Tuesday, December 22, 2009

Watson's Expanded View of the Fifth Commandment

My wife and I like to tell our children when we review the ten commandments in family devotions that our favorite commandment is the fifth: “Honor thy father and thy mother….” (Exod 20:12).

The old divines, however, saw the fifth commandment as having to do with much more than the parent/child relationship but with proper respect for and submission to authority, station, and office. The catechism asks, “What is required in the fifth commandment?” and answers, “The fifth commandment requires the preserving the honour and performing the duties belonging to every one in their several places and relations, as superiors, inferiors, and equals.”

In Thomas Watson’s study on the Ten Commandments, he applies the fifth commandment’s charge “Honor thy father” to five different kinds of fathers: the political (the civil magistrate), the ancient (the elderly), the spiritual (pastors and ministers), the domestic (the master or employer), and the natural (the biological parent).

With regard to spiritual fathers (pastors and ministers), Watson says that they should be honored “in respect of their office.” This honor should be given to ministers in three ways:

1. By giving them respect.

Watson states, “Many can be content to know their ministers in their infirmities, and are glad when they have anything against them, but do not know them in the apostles’ sense, so as to give them ‘double honor.’ Surely were it not for the ministry, you would not be a vineyard, but a desert.” Ministers are to be respected because God has chosen them to bring to God’s people the Word and Sacraments (Ordinances).

2. By becoming advocates for them.

Understanding well the inherent nature of pastoral ministry, Watson charges that this will include, “wiping off those slanders and calumnies which are unjustly cast upon them (1 Tim 5: 19). Constantine was a great honourer of the ministry; he vindicated them; he would not read the envious accusations brought against them, but burnt them. Do the ministers open their mouths to God for you in prayer, and will not you open your mouths in their behalf? Surely, if they labour to preserve you from hell, you should preserve them from slander; if they labour to save your souls, you ought to save their credit.”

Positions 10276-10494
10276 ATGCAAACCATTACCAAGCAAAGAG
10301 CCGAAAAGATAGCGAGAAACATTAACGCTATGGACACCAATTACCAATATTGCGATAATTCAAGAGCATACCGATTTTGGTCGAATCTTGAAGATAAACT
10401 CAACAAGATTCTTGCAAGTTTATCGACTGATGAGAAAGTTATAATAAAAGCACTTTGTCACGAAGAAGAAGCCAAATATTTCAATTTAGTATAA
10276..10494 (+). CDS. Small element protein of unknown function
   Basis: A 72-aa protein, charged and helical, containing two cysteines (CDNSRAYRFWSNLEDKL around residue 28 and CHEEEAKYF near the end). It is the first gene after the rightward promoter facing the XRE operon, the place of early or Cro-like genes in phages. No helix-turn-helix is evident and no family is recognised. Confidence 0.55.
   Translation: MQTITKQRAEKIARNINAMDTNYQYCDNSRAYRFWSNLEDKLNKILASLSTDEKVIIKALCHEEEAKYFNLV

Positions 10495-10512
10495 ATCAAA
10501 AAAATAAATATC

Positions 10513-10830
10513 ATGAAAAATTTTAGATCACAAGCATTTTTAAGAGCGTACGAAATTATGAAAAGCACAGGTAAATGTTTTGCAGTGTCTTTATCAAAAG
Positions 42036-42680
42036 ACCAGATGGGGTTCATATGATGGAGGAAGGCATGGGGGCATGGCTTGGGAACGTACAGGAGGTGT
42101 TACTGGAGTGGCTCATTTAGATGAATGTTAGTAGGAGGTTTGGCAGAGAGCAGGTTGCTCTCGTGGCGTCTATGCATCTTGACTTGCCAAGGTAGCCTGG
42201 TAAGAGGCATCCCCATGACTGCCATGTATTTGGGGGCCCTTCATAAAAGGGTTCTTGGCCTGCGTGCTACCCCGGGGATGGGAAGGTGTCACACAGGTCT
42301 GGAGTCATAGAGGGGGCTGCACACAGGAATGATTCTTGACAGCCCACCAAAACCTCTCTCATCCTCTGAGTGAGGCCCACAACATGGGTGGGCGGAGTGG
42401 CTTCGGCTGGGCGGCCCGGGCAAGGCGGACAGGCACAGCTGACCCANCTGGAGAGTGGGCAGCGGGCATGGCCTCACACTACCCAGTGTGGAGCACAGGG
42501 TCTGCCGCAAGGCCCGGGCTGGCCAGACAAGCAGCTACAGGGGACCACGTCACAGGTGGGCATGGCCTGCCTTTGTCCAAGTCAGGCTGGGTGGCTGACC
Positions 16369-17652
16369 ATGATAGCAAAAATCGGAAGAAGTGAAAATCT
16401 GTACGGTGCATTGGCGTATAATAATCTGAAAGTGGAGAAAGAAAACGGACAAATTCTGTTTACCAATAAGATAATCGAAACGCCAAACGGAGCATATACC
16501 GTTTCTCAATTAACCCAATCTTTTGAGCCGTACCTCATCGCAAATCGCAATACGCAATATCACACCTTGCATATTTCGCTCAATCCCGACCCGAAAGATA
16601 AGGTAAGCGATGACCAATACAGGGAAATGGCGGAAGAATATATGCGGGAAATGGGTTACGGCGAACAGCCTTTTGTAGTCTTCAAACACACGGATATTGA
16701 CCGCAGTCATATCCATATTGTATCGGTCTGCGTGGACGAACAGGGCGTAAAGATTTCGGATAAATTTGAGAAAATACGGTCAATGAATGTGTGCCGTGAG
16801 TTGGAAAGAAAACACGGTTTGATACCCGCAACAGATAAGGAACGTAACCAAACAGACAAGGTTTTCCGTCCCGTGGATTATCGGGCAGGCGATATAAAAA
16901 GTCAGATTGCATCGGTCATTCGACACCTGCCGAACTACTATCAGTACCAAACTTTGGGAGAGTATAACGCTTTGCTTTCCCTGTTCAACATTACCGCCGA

3. By conforming to their doctrine.

Watson concludes, “The greatest honour you can put upon your spiritual fathers, is to believe and obey their doctrine. He is an honourer of the ministry who is not only a hearer, but a follower of the word. As disobedience reproaches the ministry, so obedience honours it… You cannot honour your spiritual fathers more, than by thriving under their ministry, and living upon the sermons which they preach.”



Anonymous said...

So is the part of the 5th that refers to the mother the only part we take literally?

Jeffrey T. Riddle said...


Yes, Watson takes the admonition for children to honor parents literally (by the letter). This is the fifth of his five applications (duties toward the natural father or parent). He also offers an appropriate expansion of the fifth commandment's meaing. His method is typical of Christian interpretation of the Ten Commandments. Of course, we can trace this to the Master Himself who in the Sermon on the Mount (Matt 5-7) taught that "thou shalt not kill" also covered unjustifed anger and "thou shalt not commit adultery" also covered lust. I am sure there were some Pharisees in the crowd who asked, "Doesn't he take the commandments literally?"